Economist predicts weak credit union loan growth in 2020

Drastic downward projections for UC loan programs. (Source: Shutterstock).

Credit unions will see their slowest loan growth since the Great Recession this year as the pandemic-induced recession hits car sales and prevents many members who have lost income from sheltering in their current homes in venture out to buy new ones, according to a CUNA Mutual Group report released Thursday.

The Madison Group, Wisconsin Credit Union Monthly Trends Report covers January data, which looks oddly rosy. However, comments from the group’s chief economist, Steven Rick, painted a grimmer picture of the impact of the recession on members and their credit unions.

Rick predicted credit union lending would rise 3% this year as the economy goes from a 5% annualized drop in real gross domestic product in the first quarter to a 20% drop in the current second quarter. , followed by a 10% gain for the second half.

Mortgage lending will remain strong, primarily due to historically low rates keeping the refinance push alive and more homeowners tapping into their equity to meet their cash flow needs. However, home prices and purchases will plummet when they meet the reality of unemployment rates which Rick predicts will hit 6.5% this year and drop to 5% in 2021.

The projection came ahead of the U.S. Commerce Department’s Thursday morning report that Americans filed 6.6 million unemployment claims for the first time last week, up from a record 3.3 million filed the previous week.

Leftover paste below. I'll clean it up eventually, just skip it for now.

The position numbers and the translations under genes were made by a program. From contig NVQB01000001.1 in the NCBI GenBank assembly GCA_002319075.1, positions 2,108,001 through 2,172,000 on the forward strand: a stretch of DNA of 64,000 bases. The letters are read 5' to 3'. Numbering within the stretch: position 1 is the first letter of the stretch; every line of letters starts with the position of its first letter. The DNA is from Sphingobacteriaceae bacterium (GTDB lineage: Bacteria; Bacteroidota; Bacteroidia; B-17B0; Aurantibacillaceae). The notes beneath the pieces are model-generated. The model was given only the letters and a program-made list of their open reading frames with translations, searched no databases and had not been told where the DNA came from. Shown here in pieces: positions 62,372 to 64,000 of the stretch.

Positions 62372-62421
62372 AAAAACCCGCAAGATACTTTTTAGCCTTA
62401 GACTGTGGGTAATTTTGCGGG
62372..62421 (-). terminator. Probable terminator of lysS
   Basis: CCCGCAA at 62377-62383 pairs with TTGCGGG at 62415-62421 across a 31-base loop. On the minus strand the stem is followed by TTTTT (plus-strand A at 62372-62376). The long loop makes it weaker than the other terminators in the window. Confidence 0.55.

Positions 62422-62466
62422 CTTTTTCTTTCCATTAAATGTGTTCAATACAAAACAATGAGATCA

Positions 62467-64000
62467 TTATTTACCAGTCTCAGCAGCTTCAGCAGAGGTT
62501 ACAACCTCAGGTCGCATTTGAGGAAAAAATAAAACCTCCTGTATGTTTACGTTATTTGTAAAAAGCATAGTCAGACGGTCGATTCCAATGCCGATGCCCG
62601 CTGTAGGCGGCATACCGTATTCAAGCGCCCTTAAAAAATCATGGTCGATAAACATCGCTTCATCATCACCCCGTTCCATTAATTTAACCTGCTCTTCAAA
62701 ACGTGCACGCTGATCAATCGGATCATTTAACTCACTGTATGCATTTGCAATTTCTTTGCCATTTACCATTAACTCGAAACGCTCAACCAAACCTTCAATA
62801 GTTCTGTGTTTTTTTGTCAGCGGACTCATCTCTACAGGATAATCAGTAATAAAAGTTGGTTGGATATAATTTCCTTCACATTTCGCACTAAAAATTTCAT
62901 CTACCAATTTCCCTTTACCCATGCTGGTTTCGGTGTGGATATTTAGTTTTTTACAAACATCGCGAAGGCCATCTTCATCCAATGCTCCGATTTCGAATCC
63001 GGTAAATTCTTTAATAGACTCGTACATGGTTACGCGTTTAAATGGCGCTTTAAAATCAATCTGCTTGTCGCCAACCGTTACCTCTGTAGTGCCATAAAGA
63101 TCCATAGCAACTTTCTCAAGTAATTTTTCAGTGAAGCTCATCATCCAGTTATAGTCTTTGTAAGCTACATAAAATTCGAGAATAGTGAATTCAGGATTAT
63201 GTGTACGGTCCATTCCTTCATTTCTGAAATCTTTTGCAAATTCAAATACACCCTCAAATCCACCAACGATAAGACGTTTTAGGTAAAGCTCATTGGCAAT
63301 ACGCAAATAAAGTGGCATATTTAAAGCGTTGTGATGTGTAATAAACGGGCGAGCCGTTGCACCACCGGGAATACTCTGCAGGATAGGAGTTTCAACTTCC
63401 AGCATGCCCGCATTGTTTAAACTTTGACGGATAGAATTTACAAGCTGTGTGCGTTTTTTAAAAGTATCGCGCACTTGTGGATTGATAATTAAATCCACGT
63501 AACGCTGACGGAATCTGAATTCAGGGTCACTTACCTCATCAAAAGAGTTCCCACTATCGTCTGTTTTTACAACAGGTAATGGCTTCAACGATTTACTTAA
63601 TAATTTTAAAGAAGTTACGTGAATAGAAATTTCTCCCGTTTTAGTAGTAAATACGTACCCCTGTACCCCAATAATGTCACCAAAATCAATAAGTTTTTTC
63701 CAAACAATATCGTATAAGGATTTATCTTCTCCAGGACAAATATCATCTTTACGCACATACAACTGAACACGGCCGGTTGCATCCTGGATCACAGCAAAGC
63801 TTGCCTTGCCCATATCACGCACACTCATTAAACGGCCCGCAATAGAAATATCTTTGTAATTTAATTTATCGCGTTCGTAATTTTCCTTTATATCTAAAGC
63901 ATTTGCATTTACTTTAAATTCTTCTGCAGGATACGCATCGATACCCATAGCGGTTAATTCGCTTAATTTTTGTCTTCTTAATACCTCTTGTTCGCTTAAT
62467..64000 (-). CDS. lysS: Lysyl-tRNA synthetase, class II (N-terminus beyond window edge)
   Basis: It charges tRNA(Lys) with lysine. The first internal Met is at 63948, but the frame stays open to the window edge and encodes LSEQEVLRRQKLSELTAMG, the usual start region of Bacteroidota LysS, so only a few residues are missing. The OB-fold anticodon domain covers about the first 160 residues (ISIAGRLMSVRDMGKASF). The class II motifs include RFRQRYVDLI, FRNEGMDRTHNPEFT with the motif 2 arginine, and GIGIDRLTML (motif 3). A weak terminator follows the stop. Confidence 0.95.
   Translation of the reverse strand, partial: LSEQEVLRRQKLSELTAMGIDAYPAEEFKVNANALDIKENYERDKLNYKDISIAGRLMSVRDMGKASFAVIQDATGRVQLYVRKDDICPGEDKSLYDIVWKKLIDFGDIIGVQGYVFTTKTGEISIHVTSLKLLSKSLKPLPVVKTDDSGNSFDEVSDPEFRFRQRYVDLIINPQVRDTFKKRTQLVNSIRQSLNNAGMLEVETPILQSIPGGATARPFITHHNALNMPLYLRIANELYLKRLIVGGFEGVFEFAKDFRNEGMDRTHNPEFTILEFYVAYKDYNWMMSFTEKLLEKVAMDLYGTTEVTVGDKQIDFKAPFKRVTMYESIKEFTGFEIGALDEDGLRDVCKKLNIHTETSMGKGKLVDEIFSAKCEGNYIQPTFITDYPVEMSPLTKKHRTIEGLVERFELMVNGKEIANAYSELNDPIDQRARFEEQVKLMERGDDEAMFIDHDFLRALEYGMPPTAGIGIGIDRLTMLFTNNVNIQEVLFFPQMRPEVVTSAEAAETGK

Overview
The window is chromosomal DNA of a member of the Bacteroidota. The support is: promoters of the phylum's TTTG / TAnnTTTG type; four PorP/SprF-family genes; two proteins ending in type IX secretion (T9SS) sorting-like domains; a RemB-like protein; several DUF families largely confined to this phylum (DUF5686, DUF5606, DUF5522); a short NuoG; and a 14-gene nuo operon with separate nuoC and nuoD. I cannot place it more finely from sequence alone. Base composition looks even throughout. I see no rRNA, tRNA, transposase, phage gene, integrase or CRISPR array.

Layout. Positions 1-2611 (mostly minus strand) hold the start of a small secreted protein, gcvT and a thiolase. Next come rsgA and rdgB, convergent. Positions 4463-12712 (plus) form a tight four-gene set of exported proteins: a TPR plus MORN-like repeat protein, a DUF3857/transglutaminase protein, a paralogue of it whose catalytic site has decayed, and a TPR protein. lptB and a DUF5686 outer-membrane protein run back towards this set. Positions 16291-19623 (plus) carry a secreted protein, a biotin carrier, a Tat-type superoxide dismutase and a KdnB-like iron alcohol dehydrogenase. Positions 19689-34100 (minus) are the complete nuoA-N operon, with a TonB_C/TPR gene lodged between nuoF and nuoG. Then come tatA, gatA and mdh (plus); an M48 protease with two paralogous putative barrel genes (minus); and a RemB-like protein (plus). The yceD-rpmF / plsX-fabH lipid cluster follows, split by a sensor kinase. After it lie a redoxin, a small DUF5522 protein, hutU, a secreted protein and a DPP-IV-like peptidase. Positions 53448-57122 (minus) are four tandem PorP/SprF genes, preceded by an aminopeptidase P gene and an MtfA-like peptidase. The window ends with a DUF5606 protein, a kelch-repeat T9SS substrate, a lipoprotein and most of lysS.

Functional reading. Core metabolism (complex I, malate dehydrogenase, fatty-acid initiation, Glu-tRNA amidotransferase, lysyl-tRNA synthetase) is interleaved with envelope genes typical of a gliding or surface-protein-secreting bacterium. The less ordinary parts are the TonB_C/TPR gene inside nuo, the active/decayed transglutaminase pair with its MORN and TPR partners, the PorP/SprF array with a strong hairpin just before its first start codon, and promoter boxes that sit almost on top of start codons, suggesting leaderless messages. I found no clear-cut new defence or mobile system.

CUNA economist Jordan van Rijn said Thursday the new claims imply the rate will peak somewhere in the 8% to 12% range this year, meaning it could top the peak unemployment rate. 10% in October 2009, four months after the official end of the Great Recession.

Curt Long, NAFCU’s chief economist, said the combined 10 million claims equate to more than 6% of the nation’s labor force.

“Providing assistance not only to these workers but also to their employers will be critical to ensure strong labor demand once the worst of the health crisis passes,” Long said.

Even before the 6.6 million additional claims were reported, Rick said the unemployment rate would weigh heavily on members and choke off borrowing for cars and, eventually, homes.

While the federal government will provide $500 billion in economic stimulus through $1,200 per adult relief checks, credit unions will see their savings increase by 14% this year “because some credit union members won’t spend not immediately the relief money”.

Fewer will buy new cars. Last year, dealers sold 17 million new cars and light trucks; this year Rick predicted they would sell 10 million. “The current economic crisis will ensure that this summer will be the weakest in history for new auto loans for credit unions,” he said.

“Expect house prices to fall in 2020 as the unemployment rate climbs to over 6% this summer, from 3.6% in February,” he said. “Housing demand will dry up due to the uncertainty hanging over the country. Foreclosures will also increase as many Americans who will lose their jobs in the coming weeks will not find jobs in the future.

Rick said his forecast for GDP growth of 10% in the third and fourth quarters assumed the virus would peak in July.

“As economic activity picks up in the second half of 2020, we expect unemployment to decline slightly but remain elevated at 6% before falling to 5% in 2021 as the recovery broadens across the board. economy.”

It projected credit union loan balances to grow 5% in 2021, 7% in 2022 and 8% in 2023.

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